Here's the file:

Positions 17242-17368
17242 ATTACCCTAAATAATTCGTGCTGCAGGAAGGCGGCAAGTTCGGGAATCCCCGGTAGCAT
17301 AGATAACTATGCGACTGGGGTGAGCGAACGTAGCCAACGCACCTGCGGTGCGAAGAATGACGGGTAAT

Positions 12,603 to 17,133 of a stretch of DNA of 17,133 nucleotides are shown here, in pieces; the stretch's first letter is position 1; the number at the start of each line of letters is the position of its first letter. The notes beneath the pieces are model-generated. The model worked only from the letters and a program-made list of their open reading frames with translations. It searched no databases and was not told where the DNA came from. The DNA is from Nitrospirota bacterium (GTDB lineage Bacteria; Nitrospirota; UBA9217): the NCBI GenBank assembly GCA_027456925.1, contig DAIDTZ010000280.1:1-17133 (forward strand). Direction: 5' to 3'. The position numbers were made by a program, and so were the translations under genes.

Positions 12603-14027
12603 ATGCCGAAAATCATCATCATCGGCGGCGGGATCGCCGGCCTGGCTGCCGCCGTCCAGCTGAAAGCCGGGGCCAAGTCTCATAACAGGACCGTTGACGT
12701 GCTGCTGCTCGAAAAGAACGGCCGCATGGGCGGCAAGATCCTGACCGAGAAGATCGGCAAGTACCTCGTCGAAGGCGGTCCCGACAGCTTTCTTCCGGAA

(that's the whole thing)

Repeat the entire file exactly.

Positions 17242-17368
17242 ATTACCCTAAATAATTCGTGCTGCAGGAAGGCGGCAAGTTCGGGAATCCCCGGTAGCAT
17301 AGATAACTATGCGACTGGGGTGAGCGAACGTAGCCAACGCACCTGCGGTGCGAAGAATGACGGGTAAT

Positions 12,603 to 17,133 of a stretch of DNA of 17,133 nucleotides are shown here, in pieces; the stretch's first letter is position 1; the number at the start of each line of letters is the position of its first letter. The notes beneath the pieces are model-generated. The model worked only from the letters and a program-made list of their open reading frames with translations. It searched no databases and was not told where the DNA came from. The DNA is from Nitrospirota bacterium (GTDB lineage Bacteria; Nitrospirota; UBA9217): the NCBI GenBank assembly GCA_027456925.1, contig DAIDTZ010000280.1:1-17133 (forward strand). Direction: 5' to 3'. The position numbers were made by a program, and so were the translations under genes.

Positions 12603-14027
12603 ATGCCGAAAATCATCATCATCGGCGGCGGGATCGCCGGCCTGGCTGCCGCCGTCCAGCTGAAAGCCGGGGCCAAGTCTCATAACAGGACCGTTGACGT
12701 GCTGCTGCTCGAAAAGAACGGCCGCATGGGCGGCAAGATCCTGACCGAGAAGATCGGCAAGTACCTCGTCGAAGGCGGTCCCGACAGCTTTCTTCCGGAA